The Murder of Henry Trevascus at No.1 Glebe Point Road
The note pinned to the door of Henry Trevascus’ office at No.1 Glebe Point Road was written in shaky letters on a plain white business envelope. It read “Back on Friday Gone to Goulburn leave all letters at shop.” The note has been stuck to the door since Tuesday 31st of October, 1911, and when the various visitors saw it they all left without putting too much thought into it. However, Henry’s daughter became suspicious on Saturday afternoon when she found the note was still up. She knew her father was not a man who spent many days away from his business. So, she and a boarder who lived in a room above Henry’s office acquired a spare key and opened the door. On entering the room, Alice Trevascus found her father lying face down in a pool of blood on the floor with his legs under his desk and head near the chair. The back of Henry’s head had been smashed open, and someone had cut his throat. The blood was everywhere. Henry Trevascus had been brutally murdered.
Detectives searched the room for clues and found a faint bloody fingerprint on the note pinned to the door. Furthermore, on Henry’s desk was the coulter of a plough, a large sharpened piece of steel about 2ft long and 4in wide. Typically, this item is used to turn soil though, in this circumstance, it was used as a weapon to strike the skull of Henry Trevascus, who was sleeping in his desk chair at the time. A Bengal razor was found on the desk, smeared with blood.
The motive appeared to be burglary; detectives came to this conclusion after Alice told them she had been with her father the night before the note appeared. He showed her £50 of banknotes that he had withdrawn from the bank to purchase some gold and platinum from a dentist based in Emu Plains who was meeting him at the office the following day. Henry Trevascus was a metallurgist who traded in gold and precious metals. The £50 was missing. Detectives then came across a letter on Henry’s desk that was from the Emu Plains dentist. He went by the name L. R. Fisher. He wrote that he had 8 ounces of gold to sell and would arrive at 8pm on Monday. The press reported extensively on the murder of Henry Trevascus. Sensational stories were published with various theories as to whodunit. Police asked L. R. Fisher to come for questioning. However, it soon became apparent that the dentist did not exist and was just a red herring.
By now, police sought a new suspect: a young man who, on occasion, would visit Henry. He came on Tuesday morning and asked the ground floor shop keeper if he could walk through the shop to access the stairs to Henry’s office. She agreed to let him through. Soon after, she heard a loud thud as though something heavy landed on the floor of Henry’s office above her. The young man rushed downstairs in an excited state, his body shaking. He said he fell down the stairs and hurt himself. He asked for a piece of brown paper which she gave him, and he took it back upstairs. He left soon after, not to be seen again that day.
The young man was soon identified as a nineteen-year-old dental assistant, Campbell Nairn Moir. He was arrested in Melbourne and extradited to New South Wales, where he was met with a crowd of hundreds of people at Central Station who came to see the suspect. According to police, Moir was interviewed after the arrest and confessed to having known Henry Trevascus since 1910, even admitting to writing the letter from the fictitious Emu Plains dentist. His fingerprints were taken by detectives to be compared with those found on the note pinned to Henry’s door. Incredibly, it was revealed that Moir was the nephew of a New South Wales government minister, A. C. Carmichael. The public and press were concerned that Carmichael may intervene on his nephew's behalf and interfere with the course of justice. However, on the 24th of November, Carmichael tendered his resignation as a member of the Labor Government.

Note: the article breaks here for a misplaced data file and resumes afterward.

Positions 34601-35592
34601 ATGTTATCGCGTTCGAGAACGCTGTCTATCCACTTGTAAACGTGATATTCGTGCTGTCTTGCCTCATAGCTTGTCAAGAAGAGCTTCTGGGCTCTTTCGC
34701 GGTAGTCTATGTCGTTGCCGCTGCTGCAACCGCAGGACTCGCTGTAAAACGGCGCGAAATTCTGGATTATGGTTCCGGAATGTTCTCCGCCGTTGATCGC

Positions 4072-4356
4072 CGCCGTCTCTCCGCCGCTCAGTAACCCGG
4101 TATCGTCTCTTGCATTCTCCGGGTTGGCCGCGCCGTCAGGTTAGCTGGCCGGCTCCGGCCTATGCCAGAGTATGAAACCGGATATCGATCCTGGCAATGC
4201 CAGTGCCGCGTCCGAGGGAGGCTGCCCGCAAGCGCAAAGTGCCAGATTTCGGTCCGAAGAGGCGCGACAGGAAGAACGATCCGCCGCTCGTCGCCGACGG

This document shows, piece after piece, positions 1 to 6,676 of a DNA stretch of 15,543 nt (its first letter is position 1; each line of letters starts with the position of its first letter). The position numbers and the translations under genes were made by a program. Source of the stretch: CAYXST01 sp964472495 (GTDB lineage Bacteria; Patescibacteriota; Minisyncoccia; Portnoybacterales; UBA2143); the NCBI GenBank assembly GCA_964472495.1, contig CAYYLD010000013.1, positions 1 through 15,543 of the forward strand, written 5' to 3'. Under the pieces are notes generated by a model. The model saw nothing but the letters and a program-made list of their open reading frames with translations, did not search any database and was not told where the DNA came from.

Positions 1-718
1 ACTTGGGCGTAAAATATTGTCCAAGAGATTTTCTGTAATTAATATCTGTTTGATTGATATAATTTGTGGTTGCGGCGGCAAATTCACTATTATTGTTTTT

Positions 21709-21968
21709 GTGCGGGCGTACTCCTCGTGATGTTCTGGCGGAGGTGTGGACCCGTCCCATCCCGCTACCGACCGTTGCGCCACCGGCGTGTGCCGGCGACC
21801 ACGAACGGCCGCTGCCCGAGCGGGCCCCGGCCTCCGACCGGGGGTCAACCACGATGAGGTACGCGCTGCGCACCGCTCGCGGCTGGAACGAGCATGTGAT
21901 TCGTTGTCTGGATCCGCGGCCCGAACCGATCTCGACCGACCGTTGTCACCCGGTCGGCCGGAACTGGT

Campbell Moir was confirmed to be the young man who entered Henry’s office on the morning of the murder. At the coronial inquest, the downstairs shopkeeper pointed him out in court. Next, the fingerprint lab declared the bloody finger mark from the crime scene matched with Moir’s. By now it was clear that Moir was in serious trouble. On the second day of the inquest, he confessed to making plans to steal from Henry Trevascus but denied being responsible for the murder. Instead, he accused a Russian man of being his accomplice. He claimed that he sent the letter to Henry to trick him into withdrawing £50 which he could steal. After he was let into the terrace on the Tuesday morning, his Russian accomplice followed him in and was introduced to Henry as a friend of Moir. However, when Henry turned around, the Russian struck him on the head, killing him instantly. Moir says he left and waited across the road in the University Hotel for the Russian to appear with the £50. They took £25 each. It was at this moment that the Russian told Moir he also cut Henry’s throat.
The story of the Russian was not taken seriously, especially as a search for the man revealed no one and a Russian translator claimed the name given was not even of Russian origin. Moir stood trial in January 1912, with his defence arguing he was not mentally sound. However, state medical practitioners reviewed him and said they found nothing wrong with him. Ultimately, the jury found him guilty of murder and the judge passed down a sentence of death by hanging. However, luckily for Moir his sentence was commuted to life in prison beginning in Darlinghurst gaol until it was closed in 1914 and he was relocated to Long Bay.
The terrace of 1 Glebe Point Road was demolished decades ago and rebuilt as a multi-story complex that houses restaurants and an Anytime Fitness Gym. Another amazing chapter in Glebe history.